Healthcare Quarterly

Healthcare Quarterly 14(1) January 2011 : 100-100.doi:10.12927/hcq.2011.22166
Facts-at-a-Glance

Healthcare Workforce Increasing

Physician Facts

  • Between 2008 and 2009, the national physician supply increased by 4.1%, more than triple the rate of growth of the Canadian population as a whole (1.2%).
  • In 1979, there were 150 physicians for every 100,000 Canadians; by 2009, that ratio had climbed to 201 per 100,000.
  • In 2009, Canadian faculties of medicine awarded a record number of medical degrees (2,344), an increase of 34% over 2004 and 47% over 1999.
  • In 2009, 295 physicians returned from abroad, compared with 203 who left Canada to work in other countries. This represents a net gain of 92 doctors—the highest gain in the last five years.
  • Physicians' clinical payments totalled more than $17 billion in 2008–2009, representing an increase of 9.6% over the previous year—the largest annual payment increase in 10 years.
  • According to CIHI's 2010 National Health Expenditure Trends report, physician expenditures is the fastest-growing category of health spending.
  • In 2009, the average age of a physician in Canada was 49.7, about the same as it was in 2008 (49.8).
  • Almost three-quarters (72%) of Canadian-educated medical graduates who set up practice in the province of their graduation were still there 10 years later. Retention of Canadian-educated medical graduates who set up practice in a province other than their place of graduation was much lower (44%) and only slightly higher than that of international medical graduates (37%).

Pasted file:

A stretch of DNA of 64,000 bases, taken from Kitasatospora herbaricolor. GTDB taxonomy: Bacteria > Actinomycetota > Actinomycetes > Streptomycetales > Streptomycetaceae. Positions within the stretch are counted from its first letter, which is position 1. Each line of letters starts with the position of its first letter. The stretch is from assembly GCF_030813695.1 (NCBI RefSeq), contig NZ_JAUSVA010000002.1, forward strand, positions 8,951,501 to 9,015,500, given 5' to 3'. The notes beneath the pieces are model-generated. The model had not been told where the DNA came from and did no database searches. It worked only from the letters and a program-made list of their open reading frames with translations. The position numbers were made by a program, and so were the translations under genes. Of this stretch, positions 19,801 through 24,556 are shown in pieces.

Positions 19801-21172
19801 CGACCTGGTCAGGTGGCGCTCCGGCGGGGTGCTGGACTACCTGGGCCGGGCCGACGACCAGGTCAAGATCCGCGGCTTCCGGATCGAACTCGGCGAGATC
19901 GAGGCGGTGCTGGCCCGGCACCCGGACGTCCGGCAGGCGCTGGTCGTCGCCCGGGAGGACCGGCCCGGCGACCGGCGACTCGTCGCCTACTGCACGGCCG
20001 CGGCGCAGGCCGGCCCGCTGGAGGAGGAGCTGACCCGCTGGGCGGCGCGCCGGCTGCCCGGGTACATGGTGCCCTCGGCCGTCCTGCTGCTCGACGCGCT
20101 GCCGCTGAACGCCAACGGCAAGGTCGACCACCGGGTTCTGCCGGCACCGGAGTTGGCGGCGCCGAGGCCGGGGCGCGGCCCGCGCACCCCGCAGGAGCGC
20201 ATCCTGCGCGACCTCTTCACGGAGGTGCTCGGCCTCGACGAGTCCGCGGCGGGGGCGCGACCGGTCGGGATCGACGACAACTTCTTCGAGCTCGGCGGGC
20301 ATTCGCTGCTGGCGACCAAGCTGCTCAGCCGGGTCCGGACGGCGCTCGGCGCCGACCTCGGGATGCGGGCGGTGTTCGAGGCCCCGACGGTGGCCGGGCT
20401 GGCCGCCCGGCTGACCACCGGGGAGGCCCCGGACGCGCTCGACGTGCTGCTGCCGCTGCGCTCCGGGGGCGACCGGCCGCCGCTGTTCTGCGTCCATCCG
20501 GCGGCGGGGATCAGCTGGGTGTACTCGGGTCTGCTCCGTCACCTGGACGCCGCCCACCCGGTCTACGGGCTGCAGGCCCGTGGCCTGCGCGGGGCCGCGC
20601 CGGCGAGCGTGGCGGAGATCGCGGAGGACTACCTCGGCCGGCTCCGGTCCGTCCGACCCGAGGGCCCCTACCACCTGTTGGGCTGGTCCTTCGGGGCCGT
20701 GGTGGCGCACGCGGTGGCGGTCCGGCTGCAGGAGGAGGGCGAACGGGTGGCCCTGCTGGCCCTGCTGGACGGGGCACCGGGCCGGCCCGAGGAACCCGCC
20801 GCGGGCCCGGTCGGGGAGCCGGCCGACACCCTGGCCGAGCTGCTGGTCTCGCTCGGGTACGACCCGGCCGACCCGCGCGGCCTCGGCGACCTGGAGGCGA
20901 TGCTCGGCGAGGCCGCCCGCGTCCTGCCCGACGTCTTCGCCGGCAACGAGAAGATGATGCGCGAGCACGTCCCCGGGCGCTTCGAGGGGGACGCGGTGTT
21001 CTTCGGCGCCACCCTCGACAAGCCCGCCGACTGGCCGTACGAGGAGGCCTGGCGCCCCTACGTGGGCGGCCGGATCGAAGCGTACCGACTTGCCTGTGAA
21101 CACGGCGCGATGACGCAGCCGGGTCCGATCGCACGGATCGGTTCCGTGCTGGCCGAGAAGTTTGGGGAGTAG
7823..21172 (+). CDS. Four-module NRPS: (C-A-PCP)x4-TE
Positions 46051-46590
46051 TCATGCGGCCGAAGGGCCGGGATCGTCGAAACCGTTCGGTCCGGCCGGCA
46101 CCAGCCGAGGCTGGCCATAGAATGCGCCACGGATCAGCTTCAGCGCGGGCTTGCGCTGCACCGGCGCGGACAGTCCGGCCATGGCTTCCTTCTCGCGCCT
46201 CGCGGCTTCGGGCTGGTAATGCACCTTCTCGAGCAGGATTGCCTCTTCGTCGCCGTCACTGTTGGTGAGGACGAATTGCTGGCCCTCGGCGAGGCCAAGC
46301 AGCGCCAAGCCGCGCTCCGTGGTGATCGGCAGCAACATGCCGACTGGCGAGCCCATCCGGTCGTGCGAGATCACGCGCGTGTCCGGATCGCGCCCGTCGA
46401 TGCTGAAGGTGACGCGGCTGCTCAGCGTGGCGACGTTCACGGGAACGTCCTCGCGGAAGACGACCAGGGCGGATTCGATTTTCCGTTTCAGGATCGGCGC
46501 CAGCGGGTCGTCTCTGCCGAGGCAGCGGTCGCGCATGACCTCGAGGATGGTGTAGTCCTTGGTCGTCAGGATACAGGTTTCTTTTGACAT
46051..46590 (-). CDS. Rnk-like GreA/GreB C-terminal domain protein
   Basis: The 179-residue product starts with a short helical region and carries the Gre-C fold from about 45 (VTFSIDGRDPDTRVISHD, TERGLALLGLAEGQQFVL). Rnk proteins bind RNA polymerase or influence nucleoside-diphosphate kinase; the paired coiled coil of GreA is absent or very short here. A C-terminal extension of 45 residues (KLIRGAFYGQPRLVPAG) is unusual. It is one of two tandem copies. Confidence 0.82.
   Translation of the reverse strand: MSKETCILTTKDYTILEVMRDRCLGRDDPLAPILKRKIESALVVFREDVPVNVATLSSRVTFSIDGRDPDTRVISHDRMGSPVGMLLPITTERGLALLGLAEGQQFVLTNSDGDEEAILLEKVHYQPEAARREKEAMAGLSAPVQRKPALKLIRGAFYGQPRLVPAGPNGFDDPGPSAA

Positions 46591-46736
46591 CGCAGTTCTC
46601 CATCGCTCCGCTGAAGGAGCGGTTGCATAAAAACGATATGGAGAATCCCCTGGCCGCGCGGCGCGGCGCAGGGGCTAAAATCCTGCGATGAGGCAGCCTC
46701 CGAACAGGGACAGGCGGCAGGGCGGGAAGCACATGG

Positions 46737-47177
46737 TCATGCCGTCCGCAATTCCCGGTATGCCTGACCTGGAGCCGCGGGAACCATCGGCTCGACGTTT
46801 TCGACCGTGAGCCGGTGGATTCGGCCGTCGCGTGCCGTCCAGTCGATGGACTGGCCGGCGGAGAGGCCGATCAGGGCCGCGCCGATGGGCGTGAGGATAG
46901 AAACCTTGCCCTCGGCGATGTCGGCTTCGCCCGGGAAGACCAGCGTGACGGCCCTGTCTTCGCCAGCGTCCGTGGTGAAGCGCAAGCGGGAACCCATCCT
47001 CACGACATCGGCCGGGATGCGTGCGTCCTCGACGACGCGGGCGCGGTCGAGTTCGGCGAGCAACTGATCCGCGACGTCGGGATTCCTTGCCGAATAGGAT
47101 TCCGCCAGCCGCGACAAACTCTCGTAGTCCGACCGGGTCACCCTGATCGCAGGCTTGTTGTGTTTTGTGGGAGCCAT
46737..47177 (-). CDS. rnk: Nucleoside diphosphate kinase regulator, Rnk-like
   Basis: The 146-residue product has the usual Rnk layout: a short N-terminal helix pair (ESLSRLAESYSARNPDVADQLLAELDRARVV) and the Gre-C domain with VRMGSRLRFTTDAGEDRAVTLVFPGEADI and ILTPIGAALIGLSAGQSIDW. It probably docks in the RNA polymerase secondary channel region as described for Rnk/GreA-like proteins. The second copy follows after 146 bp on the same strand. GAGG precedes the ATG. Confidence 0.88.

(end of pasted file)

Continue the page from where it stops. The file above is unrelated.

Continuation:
Nursing Facts

  • Between 2005 and 2009, Canada's regulated nursing workforce grew by nearly 9%.
  • Growth in the registered nurses (RNs) and licensed practical nurses (LPNs) workforces has exceeded the growth of the Canadian population.
  • In 1992, there were 824 RNs for every 100,000 Canadians, compared to 789 RNs for every 100,000 Canadians in 2009.
  • Between 2005 and 2009, the average age of a Canadian nurse remained stable at 45.
  • In 2009, 37% of RNs in the workforce had obtained a baccalaureate as their highest level of education in nursing, compared to 32% in 2005.
  • The number of LPNs increased by more than 18% between 2005 and 2009, outpacing growth in the Canadian population.
  • The number of nurse practitioners (NPs) more than doubled between 2005 and 2009 and increased by 22% between 2008 and 2009. NPs represent only 0.7% of the total registered nursing workforce.

Sources

Supply, Distribution and Migration of Canadian Physicians, 2009Canadian Institute for Health Information (CIHI).
https://secure.cihi.ca/estore/productFamily.htm?locale=en&pf=PFC1567&lang=en&media=

National Physician Database, 2008-2009 Data Release. Canadian Institute for Health Information (CIHI).
https://secure.cihi.ca/estore/productFamily.htm?locale=en&pf=PFC1566&lang=en&media=

Regulated Nurses: Canadian Trends, 2005-2009. Canadian Institute for Health Information (CIHI).
https://www.cihi.ca/CIHI-ext-portal/internet/EN/Products/products/cihi000005

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